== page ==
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Perspectives on the US housing recovery

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Perspectives on the US housing recovery

The US housing recovery gathered pace in April, offering hope consumers’ appetite for real estate is rising in line with the rest of the economy. On Thursday the National Association of Realtors will report on pending home sales, giving the markets a complete picture of housing activity at the start of the second quarter.

The housing market appears to have gathered pace at the start of the second quarter, as building permits, groundbreaking and home sales all increased. Permits rose 8 percent to a seasonally adjusted annual rate of 1.08 million, and housing starts surged 13.5 percent to a 1.072 million pace. The sale of previously-owned homes edged up 1.3 percent to an annual rate of 4.65 million, rebounding from March’s 20-month low. The sale of new homes increased 6.4 percent to a rate of 433,000.

However, builder confidence continues to be subdued, reflecting weak sentiment about the pace of the housing recovery. Builder confidence plunged in February and has yet to recover, according to the National Association of Home Builders.

On Thursday the National Association of Realtors may show pending home sales increased 1 percent in April, following a gain of 3.4 percent the prior month. Pending home sales are a leading indicator of existing home sales.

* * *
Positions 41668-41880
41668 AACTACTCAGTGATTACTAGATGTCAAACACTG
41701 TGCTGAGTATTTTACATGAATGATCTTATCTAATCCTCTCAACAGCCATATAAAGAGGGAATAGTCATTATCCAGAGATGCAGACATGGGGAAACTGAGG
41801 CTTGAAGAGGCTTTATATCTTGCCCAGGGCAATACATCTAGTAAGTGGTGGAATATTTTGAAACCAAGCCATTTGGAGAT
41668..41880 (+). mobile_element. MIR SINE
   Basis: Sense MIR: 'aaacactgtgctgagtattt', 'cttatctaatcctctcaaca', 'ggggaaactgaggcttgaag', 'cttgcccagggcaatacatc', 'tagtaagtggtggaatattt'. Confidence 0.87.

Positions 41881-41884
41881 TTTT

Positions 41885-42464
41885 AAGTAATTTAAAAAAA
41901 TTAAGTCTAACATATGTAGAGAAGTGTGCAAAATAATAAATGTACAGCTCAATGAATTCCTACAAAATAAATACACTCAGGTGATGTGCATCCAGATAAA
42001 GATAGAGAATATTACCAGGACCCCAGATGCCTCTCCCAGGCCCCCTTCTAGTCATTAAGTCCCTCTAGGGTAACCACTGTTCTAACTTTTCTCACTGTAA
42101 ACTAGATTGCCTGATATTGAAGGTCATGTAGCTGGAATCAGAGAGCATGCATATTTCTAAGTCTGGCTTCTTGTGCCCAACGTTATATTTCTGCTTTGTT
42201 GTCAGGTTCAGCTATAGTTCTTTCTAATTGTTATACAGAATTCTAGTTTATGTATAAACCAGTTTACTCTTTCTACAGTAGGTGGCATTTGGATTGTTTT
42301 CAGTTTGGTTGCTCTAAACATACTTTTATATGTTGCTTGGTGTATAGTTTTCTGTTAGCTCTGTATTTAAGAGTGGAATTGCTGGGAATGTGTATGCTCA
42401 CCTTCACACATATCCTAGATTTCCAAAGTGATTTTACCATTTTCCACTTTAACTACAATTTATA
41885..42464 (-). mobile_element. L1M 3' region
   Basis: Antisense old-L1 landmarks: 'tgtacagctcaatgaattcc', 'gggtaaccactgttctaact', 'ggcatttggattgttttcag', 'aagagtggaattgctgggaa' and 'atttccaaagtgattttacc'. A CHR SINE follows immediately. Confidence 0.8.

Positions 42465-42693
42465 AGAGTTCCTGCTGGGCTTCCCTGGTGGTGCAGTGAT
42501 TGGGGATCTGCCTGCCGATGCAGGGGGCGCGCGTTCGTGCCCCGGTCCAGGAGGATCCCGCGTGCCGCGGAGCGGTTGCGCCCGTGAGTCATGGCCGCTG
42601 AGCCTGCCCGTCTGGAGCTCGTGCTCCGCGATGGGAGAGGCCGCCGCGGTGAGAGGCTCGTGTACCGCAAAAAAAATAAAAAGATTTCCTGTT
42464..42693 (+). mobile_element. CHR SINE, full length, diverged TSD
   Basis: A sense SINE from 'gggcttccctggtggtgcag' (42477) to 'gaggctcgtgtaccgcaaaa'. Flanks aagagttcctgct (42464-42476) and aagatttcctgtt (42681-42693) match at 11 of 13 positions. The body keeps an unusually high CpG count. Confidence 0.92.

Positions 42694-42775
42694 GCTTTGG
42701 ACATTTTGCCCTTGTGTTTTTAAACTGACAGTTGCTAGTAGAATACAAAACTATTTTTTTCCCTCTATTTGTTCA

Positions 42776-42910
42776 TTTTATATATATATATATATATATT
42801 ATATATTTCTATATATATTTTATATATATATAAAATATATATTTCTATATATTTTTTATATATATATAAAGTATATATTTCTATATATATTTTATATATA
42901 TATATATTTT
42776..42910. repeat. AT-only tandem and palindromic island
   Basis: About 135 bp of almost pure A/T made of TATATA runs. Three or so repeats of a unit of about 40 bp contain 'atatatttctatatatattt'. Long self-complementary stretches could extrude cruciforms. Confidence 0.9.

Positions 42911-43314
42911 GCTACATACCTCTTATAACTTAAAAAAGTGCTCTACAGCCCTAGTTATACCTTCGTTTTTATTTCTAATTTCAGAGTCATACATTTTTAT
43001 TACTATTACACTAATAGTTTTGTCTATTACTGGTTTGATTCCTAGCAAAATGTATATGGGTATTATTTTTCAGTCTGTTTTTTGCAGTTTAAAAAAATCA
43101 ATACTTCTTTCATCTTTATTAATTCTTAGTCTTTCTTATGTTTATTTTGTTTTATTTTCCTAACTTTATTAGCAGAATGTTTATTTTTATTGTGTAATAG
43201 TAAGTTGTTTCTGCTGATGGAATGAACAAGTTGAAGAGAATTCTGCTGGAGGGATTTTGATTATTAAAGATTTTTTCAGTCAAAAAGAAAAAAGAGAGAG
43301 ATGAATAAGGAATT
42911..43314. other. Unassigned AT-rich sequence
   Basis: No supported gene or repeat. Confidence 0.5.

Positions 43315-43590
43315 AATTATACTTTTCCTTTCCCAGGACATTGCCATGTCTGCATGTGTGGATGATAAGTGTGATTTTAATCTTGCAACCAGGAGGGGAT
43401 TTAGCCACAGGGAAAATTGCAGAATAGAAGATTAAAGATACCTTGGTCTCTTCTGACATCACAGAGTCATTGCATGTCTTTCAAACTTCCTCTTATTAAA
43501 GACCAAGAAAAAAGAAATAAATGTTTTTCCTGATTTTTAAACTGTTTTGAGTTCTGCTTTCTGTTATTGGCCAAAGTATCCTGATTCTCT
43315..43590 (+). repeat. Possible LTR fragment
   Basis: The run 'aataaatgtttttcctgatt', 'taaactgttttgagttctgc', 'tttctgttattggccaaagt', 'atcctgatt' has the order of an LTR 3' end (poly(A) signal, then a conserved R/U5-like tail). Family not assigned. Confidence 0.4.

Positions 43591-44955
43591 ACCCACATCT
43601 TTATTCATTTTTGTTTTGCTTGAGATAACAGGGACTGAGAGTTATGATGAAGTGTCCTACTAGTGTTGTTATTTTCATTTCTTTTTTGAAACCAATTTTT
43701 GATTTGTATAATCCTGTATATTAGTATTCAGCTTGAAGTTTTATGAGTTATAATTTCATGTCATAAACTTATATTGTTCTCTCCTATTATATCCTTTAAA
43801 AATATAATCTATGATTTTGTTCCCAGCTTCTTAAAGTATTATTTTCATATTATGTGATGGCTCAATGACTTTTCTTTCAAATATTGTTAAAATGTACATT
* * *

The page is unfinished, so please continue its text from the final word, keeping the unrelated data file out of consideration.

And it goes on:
Economists generally expect housing activity to pick up this year, as the labour market recovery continues to accelerate. Affordability has been one of the biggest challenges for potential homebuyers, who are likely dealing with subdued wage growth and an uncertain financial future. April figures suggested affordability issues were less problematic than previous months, as average home prices and mortgage rates declined.

Federal Reserve Chair Janet Yellen told lawmakers earlier this month the central bank was puzzled by the prolonged slowdown in housing activity, stroking fears the market for real estate could remain under pressure for some time. Housing activity has been subdued since last summer, around the time when mortgage rates began climbing.

Housing activity has “remained disappointing so far this year,” Yellen said in her testimony to the Joint Economic Committee on May 7.

Despite the concern, other Fed officials have expressed optimism about the housing recovery. Fed Bank of Philadelphia President Charles Plosser said last week he believes the housing market’s fundamentals are still sound, even though “sales have leveled off.”

Plosser pointed to rising home prices as a sign that it wasn’t just demand causing the problem.

House prices “are still rising, even over the last three months,” Plosser said last week. “[I]f prices are rising and sales are falling, or at least stabilized, that suggests that it’s not just weak demand that’s causing the problem. It could be restrictions in supply.”

At the current sales pace, the housing market has been unable to fully absorb the impact of higher mortgage rates. It is hoped faster wage growth and a stronger labour market can help spur purchasing activity at the consumer level.

The US labour market presents a mixed picture. Jobs growth has averaged 238,000 per month over the past three months, but participation rates have declined and wages continue to stagnate.

The Commerce Department will report on May nonfarm payrolls and earnings next Friday.

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